“Overall, the results seem to reveal less about OKCupid and its users… than about society’s prevailing beauty standards and the ways they skew toward whiteness,” notes Allison P. Davis for The Cut. “[OKCupid co-founder Christian Rudder] writes: “Beauty is a cultural idea as much as a physical one, and the standard is of course set by the dominant culture. I believe that’s what you see in the data here …. One interesting thing about OKCupid’s interface is that we allow people to select more than one race, so you can actually look at people who’ve combined ‘white’ with another racial description. Adding ‘whiteness’ always helps your rating! In fact it goes a long way toward undoing any bias against you.”
Black women — particularly darker-skinned Black women — are routinely racially typecast as hypersexual, “sassy,” angry, manly, and aggressive. On the flip side, Asian men went from being lauded in film as sex symbols — such as with Sessue Hayakawa in the early 20th century — to becoming pigeonholed in regressive roles steeped in xenophobia. Instead of being depicted as well-rounded and attractive, they are caricatured as bumbling, foolish, effeminate, and asexual nerds — or, alternatively, as hypersexualized villains who (like with caricatures of Black men) prey upon chaste white women.
Thankfully, it seems like there’s been change in how Black women are regarded in film. Thanks to actors like Viola Davis, Lupita Nyong’o, Danai Gurira and others, people are beginning to see darker-skinned Black women as something more than just a stereotype. They are being portrayed as complex, beautiful, and vibrant women who have rich inner lives worthy of exploring. Similarly for Asian men: actors like Charles Melton, Henry Golding, Jake Choi, Manny Jacinto, Chris Peng, Steven Yeun and others are complicating media depictions of Asian men. In their most recent roles, these men are pushing back against the “Long Duk Dong” caricature of Sixteen Candles fame, and are repopularizing the sophisticated Asian heteromasculinity pioneered by Hayakawa during his heyday.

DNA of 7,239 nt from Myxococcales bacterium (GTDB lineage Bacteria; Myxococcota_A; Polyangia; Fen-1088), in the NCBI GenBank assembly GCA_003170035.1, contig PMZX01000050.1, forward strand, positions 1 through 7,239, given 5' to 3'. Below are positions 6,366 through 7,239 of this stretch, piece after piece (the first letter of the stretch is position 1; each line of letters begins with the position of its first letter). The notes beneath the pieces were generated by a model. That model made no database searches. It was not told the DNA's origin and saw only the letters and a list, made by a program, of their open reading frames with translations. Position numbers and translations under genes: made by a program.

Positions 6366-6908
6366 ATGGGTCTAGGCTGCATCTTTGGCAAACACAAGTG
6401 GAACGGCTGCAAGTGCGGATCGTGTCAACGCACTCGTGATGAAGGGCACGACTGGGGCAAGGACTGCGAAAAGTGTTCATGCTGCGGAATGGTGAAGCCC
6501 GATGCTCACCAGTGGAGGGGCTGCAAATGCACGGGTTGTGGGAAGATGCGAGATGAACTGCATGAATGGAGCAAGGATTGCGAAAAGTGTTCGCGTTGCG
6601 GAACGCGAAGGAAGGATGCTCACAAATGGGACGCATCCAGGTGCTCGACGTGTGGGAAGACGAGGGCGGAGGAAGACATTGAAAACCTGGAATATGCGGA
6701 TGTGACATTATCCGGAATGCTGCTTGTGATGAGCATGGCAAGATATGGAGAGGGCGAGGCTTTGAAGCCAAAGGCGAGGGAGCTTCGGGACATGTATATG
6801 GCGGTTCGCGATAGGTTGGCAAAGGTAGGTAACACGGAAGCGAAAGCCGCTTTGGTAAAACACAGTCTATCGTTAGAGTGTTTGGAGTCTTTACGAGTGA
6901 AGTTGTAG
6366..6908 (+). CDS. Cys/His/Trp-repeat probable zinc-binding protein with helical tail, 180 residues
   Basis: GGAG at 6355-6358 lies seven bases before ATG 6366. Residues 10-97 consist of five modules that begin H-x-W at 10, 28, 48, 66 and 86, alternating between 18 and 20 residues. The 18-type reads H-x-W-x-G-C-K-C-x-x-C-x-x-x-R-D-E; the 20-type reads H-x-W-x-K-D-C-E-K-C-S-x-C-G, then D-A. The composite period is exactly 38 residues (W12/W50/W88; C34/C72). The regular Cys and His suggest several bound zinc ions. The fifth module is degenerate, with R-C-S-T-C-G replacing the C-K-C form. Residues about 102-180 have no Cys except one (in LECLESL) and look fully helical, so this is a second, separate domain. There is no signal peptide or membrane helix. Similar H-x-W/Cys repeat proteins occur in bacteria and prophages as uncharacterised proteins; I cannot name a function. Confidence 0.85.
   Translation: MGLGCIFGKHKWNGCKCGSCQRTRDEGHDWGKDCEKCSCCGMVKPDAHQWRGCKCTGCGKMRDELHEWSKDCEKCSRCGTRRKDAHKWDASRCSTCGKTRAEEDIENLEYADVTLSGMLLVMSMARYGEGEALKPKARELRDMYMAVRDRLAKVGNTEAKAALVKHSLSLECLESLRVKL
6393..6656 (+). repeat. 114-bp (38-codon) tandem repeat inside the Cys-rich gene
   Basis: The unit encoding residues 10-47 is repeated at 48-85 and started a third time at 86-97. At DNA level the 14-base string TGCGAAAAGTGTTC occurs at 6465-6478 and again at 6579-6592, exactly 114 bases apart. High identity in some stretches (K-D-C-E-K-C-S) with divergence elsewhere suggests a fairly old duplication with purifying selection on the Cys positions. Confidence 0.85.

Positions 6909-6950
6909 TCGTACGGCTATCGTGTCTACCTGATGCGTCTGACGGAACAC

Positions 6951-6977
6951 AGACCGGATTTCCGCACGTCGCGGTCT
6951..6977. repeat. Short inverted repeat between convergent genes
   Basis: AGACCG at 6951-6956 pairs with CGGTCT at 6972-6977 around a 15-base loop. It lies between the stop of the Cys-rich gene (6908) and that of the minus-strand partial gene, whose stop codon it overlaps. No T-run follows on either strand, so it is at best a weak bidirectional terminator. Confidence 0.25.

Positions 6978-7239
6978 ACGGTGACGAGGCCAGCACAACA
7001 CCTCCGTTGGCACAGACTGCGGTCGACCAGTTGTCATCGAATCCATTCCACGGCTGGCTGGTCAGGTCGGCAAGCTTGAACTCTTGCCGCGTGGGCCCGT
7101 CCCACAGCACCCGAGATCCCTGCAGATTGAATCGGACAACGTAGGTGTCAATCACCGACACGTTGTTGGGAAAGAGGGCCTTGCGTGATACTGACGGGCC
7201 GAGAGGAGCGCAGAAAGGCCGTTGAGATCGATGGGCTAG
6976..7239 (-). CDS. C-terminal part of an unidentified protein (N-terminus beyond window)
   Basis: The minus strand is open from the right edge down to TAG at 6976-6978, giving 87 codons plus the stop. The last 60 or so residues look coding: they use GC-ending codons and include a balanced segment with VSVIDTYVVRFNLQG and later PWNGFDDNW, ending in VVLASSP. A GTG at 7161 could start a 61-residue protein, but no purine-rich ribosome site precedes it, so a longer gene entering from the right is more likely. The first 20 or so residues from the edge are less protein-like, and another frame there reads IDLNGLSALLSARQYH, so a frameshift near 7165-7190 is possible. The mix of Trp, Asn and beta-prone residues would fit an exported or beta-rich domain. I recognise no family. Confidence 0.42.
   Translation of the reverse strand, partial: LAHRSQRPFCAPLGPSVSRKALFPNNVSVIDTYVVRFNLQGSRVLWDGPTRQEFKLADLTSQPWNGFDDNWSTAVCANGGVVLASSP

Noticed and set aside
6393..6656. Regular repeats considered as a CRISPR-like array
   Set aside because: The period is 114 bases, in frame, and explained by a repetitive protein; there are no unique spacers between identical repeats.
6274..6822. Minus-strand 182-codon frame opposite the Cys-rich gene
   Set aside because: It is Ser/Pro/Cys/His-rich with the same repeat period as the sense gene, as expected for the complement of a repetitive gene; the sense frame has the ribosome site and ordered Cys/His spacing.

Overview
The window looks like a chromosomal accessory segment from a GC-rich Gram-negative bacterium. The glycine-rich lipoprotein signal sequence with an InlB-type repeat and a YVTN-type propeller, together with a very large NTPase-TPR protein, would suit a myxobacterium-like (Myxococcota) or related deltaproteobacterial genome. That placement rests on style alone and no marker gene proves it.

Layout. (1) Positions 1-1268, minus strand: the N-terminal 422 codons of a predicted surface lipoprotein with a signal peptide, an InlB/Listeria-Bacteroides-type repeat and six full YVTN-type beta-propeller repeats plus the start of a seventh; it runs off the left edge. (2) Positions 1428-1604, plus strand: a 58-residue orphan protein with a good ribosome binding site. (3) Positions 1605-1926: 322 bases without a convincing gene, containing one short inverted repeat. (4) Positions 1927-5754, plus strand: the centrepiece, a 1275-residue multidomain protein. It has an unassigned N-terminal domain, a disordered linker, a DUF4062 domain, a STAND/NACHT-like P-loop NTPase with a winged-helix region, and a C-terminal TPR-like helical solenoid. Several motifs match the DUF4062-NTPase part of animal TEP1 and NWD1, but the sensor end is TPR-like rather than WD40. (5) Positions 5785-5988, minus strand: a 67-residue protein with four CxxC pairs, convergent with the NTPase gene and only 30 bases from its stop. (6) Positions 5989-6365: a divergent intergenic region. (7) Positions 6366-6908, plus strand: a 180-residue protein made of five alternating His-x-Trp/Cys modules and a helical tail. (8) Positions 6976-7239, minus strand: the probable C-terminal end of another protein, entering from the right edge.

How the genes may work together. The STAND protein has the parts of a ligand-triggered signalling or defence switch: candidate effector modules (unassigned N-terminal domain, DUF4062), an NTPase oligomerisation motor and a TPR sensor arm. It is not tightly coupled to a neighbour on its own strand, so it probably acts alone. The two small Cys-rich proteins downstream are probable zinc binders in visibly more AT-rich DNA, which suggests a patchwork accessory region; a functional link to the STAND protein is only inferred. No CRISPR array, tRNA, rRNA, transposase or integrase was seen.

Also, a growing number of films are, like Tam’s untitled project, tackling stories of Black-Asian romance. In the upcoming The Lovebirds, for example, Kumail Nanjiani and Issa Rae star as a couple who have to comedically prove their innocence after being framed for a murder. Even though the movie seems like it’ll be full of outlandish moments, it’ll also show an interracial relationship that (at least from the trailers) doesn’t seem to be defined by fetish or stereotype. Each partner in the relationship appears rooted in their own culture, heritage, and upbringing, while also accepting of their partner as a whole and complete person. This seems like a movie that depicts its lead couple as so much more than a fetishistic “chocolate and caramel swirl”.